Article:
Back in 2009, James Cameron released his visually spectacular Avatar. The movie was fine (good, not great in my opinion). But to be perfectly honest, its very existence annoyed me because it sparked the 3D craze that I found to be quite pointless. (I think history has borne out my position. I feel the same about VR for the record. AR for the win, though!) When Disney announced that it was building the Pandora World of Avatar, it was greeted with skepticism and indifference.
Disney invited a bunch of media, including Traveling Dad, to their official Pandora dedication last week. I got the chance to visit Pandora as a guest of Disney which, in all honesty, was amazing. It still blows my mind how good Disney can be at customer service; I guarantee the cast members assigned to our team could give Etihad’s residence butler a run for his or her money. But I digress.
The question I entered Pandora with probably echoes in a lot of other people’s minds. Will this land have any impact on me when I lack an emotional connection to the IP it’s based on?
tl;dr – yes. But let’s take a closer look at why.
Pandora World of Avatar truly feels like a whole new world
I don’t think this is an overstatement. Disney redefines how immersive a theme park can be with Pandora World of Avatar. I plan on visiting the Wizarding World of Harry Potter but I’m pretty sure Pandora takes it. No matter where you look, you cannot tell that you are in Disney’s Animal Kingdom.
Disney has taken painstaking detail to make you truly believe you have traveled 4 million light years to the world of Pandora. Everything your five senses experiences in the land contributes to this. As you cross the bridge from Animal Kingdom to Pandora, you start hearing the sounds of Pandoran wildlife. These change depending on what time of day you visit the park. I’m not sure what sound wizardry the imagineers used to do this, but sounds hit you from all sides – you even hear sounds coming from the mountaintops. Make it a point to visit the park at dusk, you can experience the change to the nocturnal wildlife. And even if you don’t care about these nerdy details, the sounds really immerse you in the world of Avatar.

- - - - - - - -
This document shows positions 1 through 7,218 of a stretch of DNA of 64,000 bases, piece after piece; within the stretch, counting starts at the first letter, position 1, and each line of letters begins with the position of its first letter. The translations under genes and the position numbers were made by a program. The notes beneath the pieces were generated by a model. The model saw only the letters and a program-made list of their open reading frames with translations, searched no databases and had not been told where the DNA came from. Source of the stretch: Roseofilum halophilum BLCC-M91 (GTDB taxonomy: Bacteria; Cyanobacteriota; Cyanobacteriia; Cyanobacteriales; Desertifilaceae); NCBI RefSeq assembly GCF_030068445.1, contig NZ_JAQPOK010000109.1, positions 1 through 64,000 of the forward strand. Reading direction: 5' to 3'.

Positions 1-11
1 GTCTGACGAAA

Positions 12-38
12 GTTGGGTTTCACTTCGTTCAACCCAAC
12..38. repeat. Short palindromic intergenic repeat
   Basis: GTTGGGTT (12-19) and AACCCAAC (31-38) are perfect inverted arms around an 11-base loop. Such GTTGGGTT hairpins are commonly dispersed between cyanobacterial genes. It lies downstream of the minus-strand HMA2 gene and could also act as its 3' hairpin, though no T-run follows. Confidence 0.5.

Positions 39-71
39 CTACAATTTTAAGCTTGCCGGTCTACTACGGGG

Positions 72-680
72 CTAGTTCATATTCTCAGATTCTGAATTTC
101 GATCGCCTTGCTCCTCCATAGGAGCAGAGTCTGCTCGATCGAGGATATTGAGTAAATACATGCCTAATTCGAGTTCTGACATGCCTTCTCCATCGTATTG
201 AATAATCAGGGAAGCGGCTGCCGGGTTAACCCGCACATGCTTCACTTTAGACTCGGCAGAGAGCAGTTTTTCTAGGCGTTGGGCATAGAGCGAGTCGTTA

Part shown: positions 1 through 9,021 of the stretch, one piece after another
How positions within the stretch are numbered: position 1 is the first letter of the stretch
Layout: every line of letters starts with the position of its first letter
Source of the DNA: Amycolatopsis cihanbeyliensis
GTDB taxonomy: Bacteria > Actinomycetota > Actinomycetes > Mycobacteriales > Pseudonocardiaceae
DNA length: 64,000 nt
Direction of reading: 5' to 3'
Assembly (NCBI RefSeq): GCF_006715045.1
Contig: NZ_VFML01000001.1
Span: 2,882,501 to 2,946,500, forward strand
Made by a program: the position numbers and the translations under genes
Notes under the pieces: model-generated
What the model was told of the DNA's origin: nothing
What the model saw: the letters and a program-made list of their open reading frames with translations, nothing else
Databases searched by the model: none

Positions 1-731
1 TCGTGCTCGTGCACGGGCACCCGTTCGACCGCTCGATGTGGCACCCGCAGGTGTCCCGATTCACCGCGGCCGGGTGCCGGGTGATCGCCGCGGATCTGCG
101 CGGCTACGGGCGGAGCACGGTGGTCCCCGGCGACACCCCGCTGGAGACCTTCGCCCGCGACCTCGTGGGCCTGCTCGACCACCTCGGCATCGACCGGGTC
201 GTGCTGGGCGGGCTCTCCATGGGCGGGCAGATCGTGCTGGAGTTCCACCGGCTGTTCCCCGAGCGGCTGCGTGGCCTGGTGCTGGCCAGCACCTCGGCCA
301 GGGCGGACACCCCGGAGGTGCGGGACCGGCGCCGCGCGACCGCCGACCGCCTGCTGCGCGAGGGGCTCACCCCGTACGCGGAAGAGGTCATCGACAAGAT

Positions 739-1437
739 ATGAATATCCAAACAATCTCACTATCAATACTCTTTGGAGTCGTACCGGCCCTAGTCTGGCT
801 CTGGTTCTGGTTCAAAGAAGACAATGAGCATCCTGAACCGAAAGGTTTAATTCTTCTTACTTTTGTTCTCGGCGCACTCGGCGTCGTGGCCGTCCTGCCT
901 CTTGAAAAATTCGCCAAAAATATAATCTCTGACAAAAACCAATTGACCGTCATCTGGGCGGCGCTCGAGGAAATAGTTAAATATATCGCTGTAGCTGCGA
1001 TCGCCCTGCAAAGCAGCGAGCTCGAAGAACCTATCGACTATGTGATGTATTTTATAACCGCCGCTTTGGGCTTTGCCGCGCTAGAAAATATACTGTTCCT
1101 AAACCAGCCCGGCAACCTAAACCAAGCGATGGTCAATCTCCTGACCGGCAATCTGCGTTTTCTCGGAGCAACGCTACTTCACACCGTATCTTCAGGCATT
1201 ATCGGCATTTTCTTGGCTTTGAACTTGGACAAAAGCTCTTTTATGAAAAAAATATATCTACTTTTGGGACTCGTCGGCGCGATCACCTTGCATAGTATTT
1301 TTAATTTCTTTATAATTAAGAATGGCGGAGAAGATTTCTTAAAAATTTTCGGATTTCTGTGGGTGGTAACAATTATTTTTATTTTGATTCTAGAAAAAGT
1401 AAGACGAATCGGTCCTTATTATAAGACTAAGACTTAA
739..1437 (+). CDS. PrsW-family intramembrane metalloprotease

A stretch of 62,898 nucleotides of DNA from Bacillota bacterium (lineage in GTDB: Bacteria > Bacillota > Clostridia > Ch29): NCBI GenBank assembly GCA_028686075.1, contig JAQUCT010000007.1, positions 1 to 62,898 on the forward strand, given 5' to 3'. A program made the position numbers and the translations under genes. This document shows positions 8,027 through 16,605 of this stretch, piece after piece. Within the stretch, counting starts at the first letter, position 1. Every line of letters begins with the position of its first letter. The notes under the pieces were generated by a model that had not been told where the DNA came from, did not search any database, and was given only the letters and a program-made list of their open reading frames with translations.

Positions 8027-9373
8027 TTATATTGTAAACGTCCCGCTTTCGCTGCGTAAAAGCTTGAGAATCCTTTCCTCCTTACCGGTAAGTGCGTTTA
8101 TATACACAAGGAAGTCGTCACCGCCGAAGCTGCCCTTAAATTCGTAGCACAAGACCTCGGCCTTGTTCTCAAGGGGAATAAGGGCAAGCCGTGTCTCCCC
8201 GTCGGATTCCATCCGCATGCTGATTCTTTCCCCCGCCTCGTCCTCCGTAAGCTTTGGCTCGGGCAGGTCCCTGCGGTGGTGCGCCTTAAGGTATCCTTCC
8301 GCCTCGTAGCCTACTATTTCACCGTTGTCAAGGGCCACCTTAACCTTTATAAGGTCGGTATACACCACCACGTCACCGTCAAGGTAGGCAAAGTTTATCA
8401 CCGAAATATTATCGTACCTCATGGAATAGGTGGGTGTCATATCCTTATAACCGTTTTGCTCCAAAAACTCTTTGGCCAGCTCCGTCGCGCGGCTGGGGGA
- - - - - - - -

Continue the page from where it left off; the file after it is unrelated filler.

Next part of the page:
Meanwhile, as you you enter the land, you start seeing some pretty amazing plant life.
But the moment you realize you’ve truly set foot on a different planet is when you first lay eyes on the floating mountains. The floating mountains are an amazing technological feat – since mountains can’t actually float! But beyond that, they are also incredibly beautiful and really took my breath away. And if you catch the mountains from the right angle, they truly look like they’re floating. AND HOW DO THEY GET THE WATER UP THERE? Amazing.